A Pair of T-shirts for Fans of Atticus, Scout and Boo

Los Angeles-based designer Wendy Mullin talks about her fashion tribute to Harper Lee’s iconic story and the 1962 film.

One of Wendy Mullin’s T-shirts pays tribute to this moment between Robert Duvall and Mary Badham in 1962’s “To Kill a Mockingbird."

Like so many fans of To Kill a Mockingbird, Los Angeles-based designer Wendy Mullin fell in love with Harper Lee’s seminal story when she was a kid, and her affection for the 1962 film, starring Gregory Peck, Brock Peters and Mary Badham, soon followed. “My best friend, Jenny, and I just loved this movie and book so much,” Mullin recalls. “We would act out the scenes; I was Scout and she was Dill. For some reason we thought it was so funny to yell, ‘My lord, Aunt Stephanie, you almost gave me a heart attack.’ We’d say it over and over, cracking up.”

The film later inspired Mullin as an artist. “Since the ’90s, I would just smoke pot and watch movies, put them on cc for subtitles, take photos of the TV on pause and make collages and little stories,” she says. “To Kill a Mockingbird is a classic people love all around. Good theme.”

That’s the idea behind the pair of T-shirts Mullin has included in her Built By Wendy collection since the early 2000’s. The graphic T’s feature Mullin’s original artwork highlighting a pair of iconic scenes: Scout in her ham costume, coming home from the school play, and later as she sits with Boo Radley (played by Robert Duvall in his film debut) on the front-porch swing. What was it about these particular two moments that inspired her? Says Mullin simply, “I connect with getting lost and being found.”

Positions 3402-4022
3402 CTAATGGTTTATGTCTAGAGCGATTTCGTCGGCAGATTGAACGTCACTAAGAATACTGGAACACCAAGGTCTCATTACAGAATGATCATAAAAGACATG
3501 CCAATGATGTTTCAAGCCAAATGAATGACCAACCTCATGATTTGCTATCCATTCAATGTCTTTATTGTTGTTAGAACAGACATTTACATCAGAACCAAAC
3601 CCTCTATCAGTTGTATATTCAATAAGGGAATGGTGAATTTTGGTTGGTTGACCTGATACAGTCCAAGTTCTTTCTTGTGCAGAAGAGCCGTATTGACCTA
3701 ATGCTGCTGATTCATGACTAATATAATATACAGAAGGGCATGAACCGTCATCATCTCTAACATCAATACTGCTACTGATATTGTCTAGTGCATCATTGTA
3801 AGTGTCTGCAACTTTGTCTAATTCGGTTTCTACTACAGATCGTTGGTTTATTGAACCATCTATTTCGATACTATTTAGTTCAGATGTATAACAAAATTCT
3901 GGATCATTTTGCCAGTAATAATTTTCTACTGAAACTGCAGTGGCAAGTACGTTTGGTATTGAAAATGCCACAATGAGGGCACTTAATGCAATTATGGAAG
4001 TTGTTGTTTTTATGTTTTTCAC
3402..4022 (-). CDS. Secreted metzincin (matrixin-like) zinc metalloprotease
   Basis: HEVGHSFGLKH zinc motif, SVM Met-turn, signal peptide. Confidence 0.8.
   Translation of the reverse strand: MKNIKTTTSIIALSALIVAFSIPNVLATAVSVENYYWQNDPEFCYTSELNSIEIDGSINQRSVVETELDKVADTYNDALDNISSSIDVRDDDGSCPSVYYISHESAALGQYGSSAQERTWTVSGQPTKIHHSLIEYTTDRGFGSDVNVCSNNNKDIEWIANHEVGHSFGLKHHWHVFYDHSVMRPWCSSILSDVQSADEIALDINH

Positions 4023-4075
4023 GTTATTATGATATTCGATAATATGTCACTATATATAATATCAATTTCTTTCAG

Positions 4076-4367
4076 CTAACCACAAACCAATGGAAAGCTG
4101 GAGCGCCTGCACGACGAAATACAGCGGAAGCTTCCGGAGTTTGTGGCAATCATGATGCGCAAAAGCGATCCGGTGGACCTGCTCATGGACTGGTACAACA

Scout in her ham costume is the highlight of this Built by Wendy T-shirt.

Other pop-culture inspirations throughout Mullin's T-shirt collection include tributes to 1970s favorites, from Mean Streets to Bad News Bears and Ice Castles, films she terms “probably not ‘classic,’ but these are all my classics. I like color [vs. black-and-white films] and more pop culture. I mean, I like Sunset Boulevard — but no, not my main jam.”


Born in Chicago, Mullin founded her label in 1991 and has since gathered a following of artists and musicians that includes Sofia Coppola, Zooey Deschanel, Michelle Williams, Jack Black and Justin Theroux. Her line includes a full women’s ready-to-wear collection, while she also designs custom guitar straps, but it’s her graphic T-shirts and pop-culture references that seem to attract her biggest fan base. All-natural fabrics — cotton, linen, wool and silk — are key, Mullin says, while she also focuses on working with women-owned businesses to craft her designs. “I have a few manufacturers I’ve worked with overseas, [all] women-owned. I make only a very small quantity per style, so it's hard to find manufacturers here [in the U.S.] that will work with me,” she adds.


On July 11th, To Kill a Mockingbird will celebrate the 60th anniversary of its publishing; why does Mullin believe both the story and film continue to resonate with fans? “I think ‘You can’t judge a book by its cover’ is one of the most classic film themes there is,” she says. “It’s Storytelling 101.”


Featuring original artwork, Built by Wendy’s graphic pop-culture T-shirts retail for $45 each; click here to view the full collection.

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